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Why This Matters: Strandings like this are a rare event. Pilot whales are extremely intelligent and social creatures and when they beach they do it in large groups leading to mass deaths. Thanks to the quick work of Georgia beachgoers and lifeguards who jumped into action and as well as local animal rescue volunteers, dozens of pilot whales were saved. It is great to see such empathy for these animals — local folks could have just let them beach but instead chose to act.
According to research published in The Royal Society’s Proceedings B journal earlier this year, beaked whales (pilot whales are a type of them), in particular, are so distressed by the military using sonar in training exercises that they will beach themselves or dive to extreme depths resulting in decompression sickness.
The U.S. military does conduct undersea sonar training exercises near the Georgia coast.
Yet another possible explanation is that healthy whales following sick whales into shore and then become stranded themselves because they struggle to remain near the dying whale — whales and dolphins are known to have strong social bonds.
The Georgia Department of Natural Resources spokesman Rick Lavender told the AP that the pod of whales remained offshore Wednesday afternoon and that the state had a boat with conservationists from National Marine Mammal Foundation following the whales and that a helicopter also was searching for more stranded whales but found none.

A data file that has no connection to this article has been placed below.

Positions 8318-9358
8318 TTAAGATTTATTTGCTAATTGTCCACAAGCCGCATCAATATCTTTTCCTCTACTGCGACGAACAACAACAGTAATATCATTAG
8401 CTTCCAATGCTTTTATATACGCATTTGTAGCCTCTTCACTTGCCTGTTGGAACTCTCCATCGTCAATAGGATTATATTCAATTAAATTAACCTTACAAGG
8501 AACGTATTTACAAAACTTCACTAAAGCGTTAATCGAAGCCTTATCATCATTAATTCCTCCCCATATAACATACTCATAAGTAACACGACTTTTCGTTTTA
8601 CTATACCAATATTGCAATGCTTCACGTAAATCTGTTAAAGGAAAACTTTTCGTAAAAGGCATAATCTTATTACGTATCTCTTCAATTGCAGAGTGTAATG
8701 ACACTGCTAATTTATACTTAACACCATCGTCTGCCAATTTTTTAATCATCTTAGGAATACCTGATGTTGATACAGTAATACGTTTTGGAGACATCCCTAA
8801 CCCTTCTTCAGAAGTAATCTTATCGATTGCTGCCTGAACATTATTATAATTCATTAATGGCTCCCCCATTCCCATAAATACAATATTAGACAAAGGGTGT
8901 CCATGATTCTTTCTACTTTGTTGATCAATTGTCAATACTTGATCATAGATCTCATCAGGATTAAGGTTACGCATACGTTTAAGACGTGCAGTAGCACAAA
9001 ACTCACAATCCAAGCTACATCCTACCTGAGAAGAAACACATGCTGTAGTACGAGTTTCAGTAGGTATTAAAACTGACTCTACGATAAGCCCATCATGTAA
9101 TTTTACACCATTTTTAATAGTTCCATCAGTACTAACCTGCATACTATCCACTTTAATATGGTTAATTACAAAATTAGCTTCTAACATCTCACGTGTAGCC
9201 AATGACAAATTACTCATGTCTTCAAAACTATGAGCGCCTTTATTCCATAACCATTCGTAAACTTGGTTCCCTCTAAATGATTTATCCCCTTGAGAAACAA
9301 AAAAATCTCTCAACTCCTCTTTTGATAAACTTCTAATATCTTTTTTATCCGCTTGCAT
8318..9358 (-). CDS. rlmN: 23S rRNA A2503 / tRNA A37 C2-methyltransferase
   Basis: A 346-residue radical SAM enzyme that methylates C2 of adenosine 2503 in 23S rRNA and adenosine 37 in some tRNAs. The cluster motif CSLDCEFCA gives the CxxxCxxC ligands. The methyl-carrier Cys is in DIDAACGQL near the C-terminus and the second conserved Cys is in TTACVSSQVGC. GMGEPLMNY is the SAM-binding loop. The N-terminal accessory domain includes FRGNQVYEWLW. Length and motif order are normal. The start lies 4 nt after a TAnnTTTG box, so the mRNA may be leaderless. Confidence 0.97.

H/T to Raleigh and Stephanie, our partners at the St. Simons Land Trust, for this good news story!
by Natasha Lasky, ODP Staff Writer The International Union for the Conservation of Nature (IUCN) has set a new conservation standard, called the IUCN green status of species. This standard will not only suggest how close a species is to extinction but also how close it is to recovering its original population size and health. […]
As IFAW recently explained, no matter where you live—the valleys of the Himalayas, the Melbourne coastline, or the landlocked prairies of Kentucky—more than 50% of the air you breathe is produced by the ocean. Yet the ocean makes much of that oxygen thanks to little marine organisms called phytoplankton and the marvels of whale poop. […]
by Natasha Lasky, ODP Staff Writer Rivers and lakes across Northwestern states — from Yellowstone to Montana — have lost most of their trout, due to extreme drought conditions. Because of this, state authorities have implemented a variety of restrictions to preserve their dwindling trout populations, leaving recreational fly fishers in the lurch. Why This […]
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